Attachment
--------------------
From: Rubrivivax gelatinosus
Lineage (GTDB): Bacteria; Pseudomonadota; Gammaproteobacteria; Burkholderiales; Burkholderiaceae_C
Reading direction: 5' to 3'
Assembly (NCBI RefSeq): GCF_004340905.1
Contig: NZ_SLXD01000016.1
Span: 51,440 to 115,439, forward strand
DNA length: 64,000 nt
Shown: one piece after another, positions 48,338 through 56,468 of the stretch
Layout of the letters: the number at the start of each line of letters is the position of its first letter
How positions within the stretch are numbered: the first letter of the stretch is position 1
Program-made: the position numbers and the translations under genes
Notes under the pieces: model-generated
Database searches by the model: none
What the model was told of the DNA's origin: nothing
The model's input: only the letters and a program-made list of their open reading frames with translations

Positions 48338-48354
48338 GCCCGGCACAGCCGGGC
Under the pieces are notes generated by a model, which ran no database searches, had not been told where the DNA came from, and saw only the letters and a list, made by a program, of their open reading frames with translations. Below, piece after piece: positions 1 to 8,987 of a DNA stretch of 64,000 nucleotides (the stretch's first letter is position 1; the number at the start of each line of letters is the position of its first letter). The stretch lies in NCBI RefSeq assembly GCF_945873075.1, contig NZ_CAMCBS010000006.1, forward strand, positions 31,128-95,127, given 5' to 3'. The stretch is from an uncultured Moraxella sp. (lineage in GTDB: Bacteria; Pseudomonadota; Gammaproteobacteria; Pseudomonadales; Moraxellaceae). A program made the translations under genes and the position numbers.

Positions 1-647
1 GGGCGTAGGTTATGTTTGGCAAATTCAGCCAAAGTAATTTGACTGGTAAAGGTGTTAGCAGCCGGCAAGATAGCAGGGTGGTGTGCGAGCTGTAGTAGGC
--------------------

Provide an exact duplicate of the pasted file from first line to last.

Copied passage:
From: Rubrivivax gelatinosus
Lineage (GTDB): Bacteria; Pseudomonadota; Gammaproteobacteria; Burkholderiales; Burkholderiaceae_C
Reading direction: 5' to 3'
Assembly (NCBI RefSeq): GCF_004340905.1
Contig: NZ_SLXD01000016.1
Span: 51,440 to 115,439, forward strand
DNA length: 64,000 nt
Shown: one piece after another, positions 48,338 through 56,468 of the stretch
Layout of the letters: the number at the start of each line of letters is the position of its first letter
How positions within the stretch are numbered: the first letter of the stretch is position 1
Program-made: the position numbers and the translations under genes
Notes under the pieces: model-generated
Database searches by the model: none
What the model was told of the DNA's origin: nothing
The model's input: only the letters and a program-made list of their open reading frames with translations

Positions 48338-48354
48338 GCCCGGCACAGCCGGGC
Under the pieces are notes generated by a model, which ran no database searches, had not been told where the DNA came from, and saw only the letters and a list, made by a program, of their open reading frames with translations. Below, piece after piece: positions 1 to 8,987 of a DNA stretch of 64,000 nucleotides (the stretch's first letter is position 1; the number at the start of each line of letters is the position of its first letter). The stretch lies in NCBI RefSeq assembly GCF_945873075.1, contig NZ_CAMCBS010000006.1, forward strand, positions 31,128-95,127, given 5' to 3'. The stretch is from an uncultured Moraxella sp. (lineage in GTDB: Bacteria; Pseudomonadota; Gammaproteobacteria; Pseudomonadales; Moraxellaceae). A program made the translations under genes and the position numbers.

Positions 1-647
1 GGGCGTAGGTTATGTTTGGCAAATTCAGCCAAAGTAATTTGACTGGTAAAGGTGTTAGCAGCCGGCAAGATAGCAGGGTGGTGTGCGAGCTGTAGTAGGC